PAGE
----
I’m not some parenting guru who has all the answers. I don’t trust those people anyway. Do they even have kids? Parenting is fully consuming in the most overwhelming and beautiful of ways. There is so much to think about and so many decisions to make. What activities should they do? What school should they go to? What toys should they have or not have? What should they eat or not eat? The list is exhausting. However, I bet we can all agree on at least one thing we want for our children. We want them to be kind.
After 2 separate situations in which my son (who was 3 at the time) was told by 2 different kids (also 3 year olds) not to play with someone else in the class, I got to thinking more about kindness. We really do have to be vigilant on so many things and I had taken the kindness aspect a bit for granted. Many of us are away from our children more than we are actually with them. Eeks! We can’t protect them from everything, but we can help them navigate these situations.
I started my search about teaching kindness the way I often do when faced with a parental conundrum, the library website, Google, and Amazon. I found this book, Be Kind by Pat Zietlow Miller and it had great reviews. So a library hold was placed :).
Reading this book together brought up a lot of great conversations about being kind and considerate. We spotted ways kindness was shown in the book at various points and talked about how the characters felt and why. My son started to spot acts of kindness, so we decided to call ourselves Kindness Detectives. He was really great at seeing acts of kindness big and small, both at home and in public. It was fun to see all the different ways kindness can be shown and we would talk about it in the car a lot driving to or from school.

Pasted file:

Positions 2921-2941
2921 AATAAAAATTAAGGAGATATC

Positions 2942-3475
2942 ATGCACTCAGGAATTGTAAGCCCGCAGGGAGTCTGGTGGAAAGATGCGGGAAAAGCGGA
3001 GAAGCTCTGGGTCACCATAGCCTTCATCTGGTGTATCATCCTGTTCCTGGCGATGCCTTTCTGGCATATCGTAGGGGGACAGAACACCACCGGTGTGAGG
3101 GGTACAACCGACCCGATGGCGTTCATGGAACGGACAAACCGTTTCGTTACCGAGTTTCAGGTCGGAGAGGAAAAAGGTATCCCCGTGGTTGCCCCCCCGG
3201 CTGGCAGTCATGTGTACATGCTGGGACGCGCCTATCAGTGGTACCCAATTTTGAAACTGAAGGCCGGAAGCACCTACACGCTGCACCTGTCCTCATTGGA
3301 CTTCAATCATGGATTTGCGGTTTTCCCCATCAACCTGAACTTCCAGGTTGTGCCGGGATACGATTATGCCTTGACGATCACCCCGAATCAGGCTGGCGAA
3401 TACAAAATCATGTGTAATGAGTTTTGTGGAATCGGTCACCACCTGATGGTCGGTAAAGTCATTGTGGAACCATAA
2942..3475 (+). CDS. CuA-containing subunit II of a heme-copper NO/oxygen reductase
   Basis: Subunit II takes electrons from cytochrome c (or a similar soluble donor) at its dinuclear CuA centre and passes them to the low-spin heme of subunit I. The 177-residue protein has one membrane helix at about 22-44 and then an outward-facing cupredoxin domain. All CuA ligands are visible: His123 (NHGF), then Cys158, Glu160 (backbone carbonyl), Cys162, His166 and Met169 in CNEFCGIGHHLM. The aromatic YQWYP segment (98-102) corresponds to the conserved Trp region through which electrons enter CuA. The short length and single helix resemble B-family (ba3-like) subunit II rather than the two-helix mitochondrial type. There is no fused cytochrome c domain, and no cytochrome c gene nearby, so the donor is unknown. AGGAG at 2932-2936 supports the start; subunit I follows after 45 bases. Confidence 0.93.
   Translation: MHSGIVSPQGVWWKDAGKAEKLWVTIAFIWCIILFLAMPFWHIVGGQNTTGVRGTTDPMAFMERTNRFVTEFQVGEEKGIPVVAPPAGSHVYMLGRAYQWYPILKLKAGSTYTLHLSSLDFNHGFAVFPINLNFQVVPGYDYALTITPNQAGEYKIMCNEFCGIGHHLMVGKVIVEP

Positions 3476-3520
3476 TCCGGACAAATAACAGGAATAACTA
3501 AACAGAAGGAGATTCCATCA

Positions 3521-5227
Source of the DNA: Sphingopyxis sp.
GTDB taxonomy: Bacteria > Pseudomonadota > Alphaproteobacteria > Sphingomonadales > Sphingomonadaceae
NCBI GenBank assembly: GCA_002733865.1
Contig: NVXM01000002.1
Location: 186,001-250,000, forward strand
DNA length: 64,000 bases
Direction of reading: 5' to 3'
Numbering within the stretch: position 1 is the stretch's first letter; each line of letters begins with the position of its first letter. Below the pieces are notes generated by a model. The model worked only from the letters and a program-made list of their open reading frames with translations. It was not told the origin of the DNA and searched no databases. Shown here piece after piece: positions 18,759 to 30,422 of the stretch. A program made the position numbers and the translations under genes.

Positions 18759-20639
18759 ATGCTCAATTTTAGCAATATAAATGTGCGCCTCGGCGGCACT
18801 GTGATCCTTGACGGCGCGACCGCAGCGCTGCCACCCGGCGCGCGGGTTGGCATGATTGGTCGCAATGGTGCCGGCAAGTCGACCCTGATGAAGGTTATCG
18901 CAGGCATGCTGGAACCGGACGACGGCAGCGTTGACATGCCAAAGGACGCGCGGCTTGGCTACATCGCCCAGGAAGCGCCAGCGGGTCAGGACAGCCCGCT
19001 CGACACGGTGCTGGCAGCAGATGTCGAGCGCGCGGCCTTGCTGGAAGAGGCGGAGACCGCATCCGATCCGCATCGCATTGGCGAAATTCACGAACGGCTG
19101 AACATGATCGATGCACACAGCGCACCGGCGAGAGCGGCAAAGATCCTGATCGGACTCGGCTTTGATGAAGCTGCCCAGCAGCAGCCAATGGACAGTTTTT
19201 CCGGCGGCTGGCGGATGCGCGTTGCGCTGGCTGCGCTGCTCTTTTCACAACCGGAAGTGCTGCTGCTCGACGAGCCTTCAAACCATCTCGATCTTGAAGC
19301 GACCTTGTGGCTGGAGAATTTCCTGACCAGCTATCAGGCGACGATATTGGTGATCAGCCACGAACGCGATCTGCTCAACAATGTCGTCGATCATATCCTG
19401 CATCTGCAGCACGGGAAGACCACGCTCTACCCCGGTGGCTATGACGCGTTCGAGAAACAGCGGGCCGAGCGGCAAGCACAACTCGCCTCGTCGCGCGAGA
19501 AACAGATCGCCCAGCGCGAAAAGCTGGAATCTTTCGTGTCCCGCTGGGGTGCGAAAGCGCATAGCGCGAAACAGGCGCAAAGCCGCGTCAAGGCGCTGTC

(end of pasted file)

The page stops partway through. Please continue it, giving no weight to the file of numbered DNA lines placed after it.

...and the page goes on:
We decided to become Kindness Superheroes!! To the rescue!! Of course, this plays on his love for superheroes and capes. It was our turn to show kindness to others using some of the examples we had found as Kindness Detectives. He would proudly exclaim, “I’m a Kindness Superhero, Mommy!” when he did something to help at home or with his younger brother. Kindness blossomed for him (though he still has rough moments like us all) and there is no greater compliment than to hear others talk about the kindness and empathy your child shows to others.
From time to time, we still talk about how we plan to show kindness that day or who we saw being kind. I hope I have inspired you to nurture your own Kindness Detectives and Superheros. Maybe that is with your children, or maybe it’s within yourself. We can be pretty tough on ourselves at times, so try to be kind to yourself with that inner talk, friend. Kindness really does matter and it really can change the world.
How do you grow kindness in your life? What kindness actions of others have surprised you?